Phantom Blade Zero Brings Flashy, Sword-Swinging Combat to IGN Live

LOS ANGELES—At IGN Live, developer S-Game gave PCMag a close look at Phantom Blade Zero, its upcoming action game. Qiwei Liang, S-Game’s CEO, showcased the frantic, sword-swinging fighting via a hands-off demo.

Phantom Blade Zero takes inspiration from developer FromSoftware’s infamously tough titles, but it isn’t a Souls game in the conventional sense. Its strongest ties to that series come from the interconnected world design and parry-centric gameplay, which recalls Sekiro: Shadows Die Twice. In fact, the game’s action is much closer Devil May Cry and Metal Gear Rising: Revengeance.

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Unlike those titles’ mission-based structures, Phantom Blade Zero’s gameplay is structured around large, connected areas, with its story events nudging you from one point to the next. The development team promises plenty of exploration. Qiwei Liang showed us several secret alcoves where you’ll find treasure in the final game.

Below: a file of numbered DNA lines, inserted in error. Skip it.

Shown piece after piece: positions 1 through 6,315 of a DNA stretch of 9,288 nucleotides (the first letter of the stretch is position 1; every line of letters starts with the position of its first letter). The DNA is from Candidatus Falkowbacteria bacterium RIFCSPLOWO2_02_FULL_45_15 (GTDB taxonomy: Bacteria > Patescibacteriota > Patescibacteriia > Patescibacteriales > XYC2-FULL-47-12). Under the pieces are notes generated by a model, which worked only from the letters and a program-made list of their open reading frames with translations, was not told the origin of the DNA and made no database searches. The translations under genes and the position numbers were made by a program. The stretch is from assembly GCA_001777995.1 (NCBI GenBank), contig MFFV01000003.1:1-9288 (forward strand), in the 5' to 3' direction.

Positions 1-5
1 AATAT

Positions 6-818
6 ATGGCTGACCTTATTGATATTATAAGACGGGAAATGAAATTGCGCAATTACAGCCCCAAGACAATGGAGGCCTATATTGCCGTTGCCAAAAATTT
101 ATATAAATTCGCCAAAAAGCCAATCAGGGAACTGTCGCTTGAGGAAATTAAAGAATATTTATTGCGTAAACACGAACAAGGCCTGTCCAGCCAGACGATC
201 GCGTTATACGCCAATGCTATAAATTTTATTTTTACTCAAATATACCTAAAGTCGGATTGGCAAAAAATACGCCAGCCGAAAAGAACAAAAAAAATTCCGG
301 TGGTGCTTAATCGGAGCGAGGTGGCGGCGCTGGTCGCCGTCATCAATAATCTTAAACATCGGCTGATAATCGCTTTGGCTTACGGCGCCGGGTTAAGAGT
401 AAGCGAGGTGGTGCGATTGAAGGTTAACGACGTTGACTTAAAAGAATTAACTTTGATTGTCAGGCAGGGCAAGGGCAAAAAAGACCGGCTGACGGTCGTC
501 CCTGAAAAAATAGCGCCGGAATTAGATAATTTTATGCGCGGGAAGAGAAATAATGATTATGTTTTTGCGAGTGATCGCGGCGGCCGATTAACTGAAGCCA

In terms of combat, Phantom Blade Zero utilizes a two-button combo system that lets you unleash flashy attacks. There’s also a dedicated block button to deflect incoming blows, and an evasive skill. The challenge comes from learning your enemy’s rhythm to properly avoid damage and get your licks in. If you’ve played Sekiro or the recent Stellar Blade, this type of gameplay should sound familiar.

The block drains stamina, however. You suffer a guard break and eat damage if you run out of juice. Parrying offsets this. You refund lost stamina by timing your guards in rhythm with an enemy’s attacks. You’ll indefinitely avoid damage upon mastering this technique.

Naturally, enemies have sneaky special attacks to counter your own. Their heavy blows have a blue glow, and deal heavy stamina damage (parrying them lets you perform a powerful counter, though). Red attacks are unblockable, so you must dodge them. However, you’re rewarded with a counterattack window when you time your evasion well.

Phantom Blade Zero is more forgiving than other parry-style games in that it’s much easier to cancel your combo strings into defense. Sekiro and Stellar Blade force you to commit, and penalize you for being aggressive at the wrong time.

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We look forward to playing this PC and PlayStation 5 game, but it currently lacks a release date.

Disclosure: IGN is owned by PCMag’s parent company Ziff Davis.

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